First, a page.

Please note time zones:
NSW, VIC, TAS, ACT: 11.30am - 12.30pm (AEDT)
QLD: 10.30am - 11.30am (AEST)
SA: 11.00am - 12.00pm (ACDT)
WA: 8.30am - 9.30am (AWST)
NT: 10.00am - 11.00am (ACST)
NZ: 1.30pm - 2.30pm (NZDT)

Webinar Overview

This introductory webinar looks at applications and limitations in the use of stainless steels at temperatures above 200oC. Although stainless is well known for its wet corrosion resistance, the resistance of some grades to elevated temperature attack is less understood. Welding is a very short term excursion, but long term elevations such as fire, exhaust gases, ovens or processing furnaces may also include aggressive chemical mixtures. Mechanical designs must consider changes in strength with temperature and time, the possibility of metallurgical transformations and differential thermal expansion, especially with cyclic operations. And, while chromium is still the primary protection, its form and the other elements that are useful for high temperature alloying are different from low temperature operation.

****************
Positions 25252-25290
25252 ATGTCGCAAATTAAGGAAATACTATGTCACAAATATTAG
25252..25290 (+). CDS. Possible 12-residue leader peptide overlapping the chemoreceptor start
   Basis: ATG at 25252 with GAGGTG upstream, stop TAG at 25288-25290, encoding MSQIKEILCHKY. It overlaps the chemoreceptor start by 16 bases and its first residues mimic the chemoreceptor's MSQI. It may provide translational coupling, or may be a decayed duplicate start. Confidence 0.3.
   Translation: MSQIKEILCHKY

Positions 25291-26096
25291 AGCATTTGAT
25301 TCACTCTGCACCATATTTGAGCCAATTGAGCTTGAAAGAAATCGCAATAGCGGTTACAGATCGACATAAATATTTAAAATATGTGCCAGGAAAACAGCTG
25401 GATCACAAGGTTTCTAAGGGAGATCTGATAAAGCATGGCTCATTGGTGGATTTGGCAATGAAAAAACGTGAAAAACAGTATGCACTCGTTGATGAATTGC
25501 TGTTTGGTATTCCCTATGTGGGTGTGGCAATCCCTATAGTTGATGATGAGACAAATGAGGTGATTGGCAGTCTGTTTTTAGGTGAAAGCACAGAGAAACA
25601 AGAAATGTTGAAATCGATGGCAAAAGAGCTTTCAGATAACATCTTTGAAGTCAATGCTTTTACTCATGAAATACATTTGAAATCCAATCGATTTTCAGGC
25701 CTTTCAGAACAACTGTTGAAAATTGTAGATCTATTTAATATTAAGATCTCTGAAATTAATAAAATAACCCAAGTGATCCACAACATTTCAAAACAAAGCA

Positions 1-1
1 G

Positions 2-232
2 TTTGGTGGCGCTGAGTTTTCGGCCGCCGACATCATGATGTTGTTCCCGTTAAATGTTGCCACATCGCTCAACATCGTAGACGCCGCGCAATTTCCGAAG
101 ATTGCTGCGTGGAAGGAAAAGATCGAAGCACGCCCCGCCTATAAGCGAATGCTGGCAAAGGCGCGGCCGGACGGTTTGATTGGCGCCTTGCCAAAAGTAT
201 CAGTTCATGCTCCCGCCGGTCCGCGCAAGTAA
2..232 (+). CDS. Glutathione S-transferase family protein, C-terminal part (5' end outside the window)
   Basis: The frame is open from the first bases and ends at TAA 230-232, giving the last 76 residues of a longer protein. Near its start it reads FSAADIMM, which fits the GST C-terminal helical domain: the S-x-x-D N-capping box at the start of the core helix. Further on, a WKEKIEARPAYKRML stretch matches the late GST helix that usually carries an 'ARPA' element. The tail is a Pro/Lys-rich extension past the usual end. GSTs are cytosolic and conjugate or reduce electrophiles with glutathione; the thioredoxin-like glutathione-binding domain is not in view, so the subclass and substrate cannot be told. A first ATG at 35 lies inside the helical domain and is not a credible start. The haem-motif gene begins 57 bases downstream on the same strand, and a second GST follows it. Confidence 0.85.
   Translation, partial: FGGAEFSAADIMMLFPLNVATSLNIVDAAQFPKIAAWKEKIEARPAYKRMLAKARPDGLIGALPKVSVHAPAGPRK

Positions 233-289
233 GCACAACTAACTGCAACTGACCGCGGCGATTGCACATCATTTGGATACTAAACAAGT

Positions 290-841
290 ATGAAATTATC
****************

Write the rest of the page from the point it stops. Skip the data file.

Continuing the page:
Topics covered include:
  • Differences between wet and high temperature deterioration
  • Strength vs. temperature for stainless steel and other materials
  • The importance of time of exposure including both creep and unwanted phases
  • Good elements for high temperature corrosion resistance
  • Family temperature limitations for martensitic and precipitation hardening grades compared to ferritic, duplex and austenitic materials
  • Corrodents and their effects in gas, liquid or solid form - frequently as mixtures
  • A brief interlude on higher alloys and ceramic

Presenter: Dr Graham Sussex, Technical Specialist
Graham is a materials expert with over 30 years experience and more than 600 technical publications to his name. Stainless steel is his specialty.

Cost: $45/person ASSDA*, ASSDA Accredited, NZSSDA and EA Members,
$85/person Non-Members

*ASSDA Platinum Members FREE - Please contact assda@assda.asn.au to register.

This webinar will be hosted by Zoom.

Note: This webinar is capped at 45 registrations. Early registration is encouraged. First in, first served policy.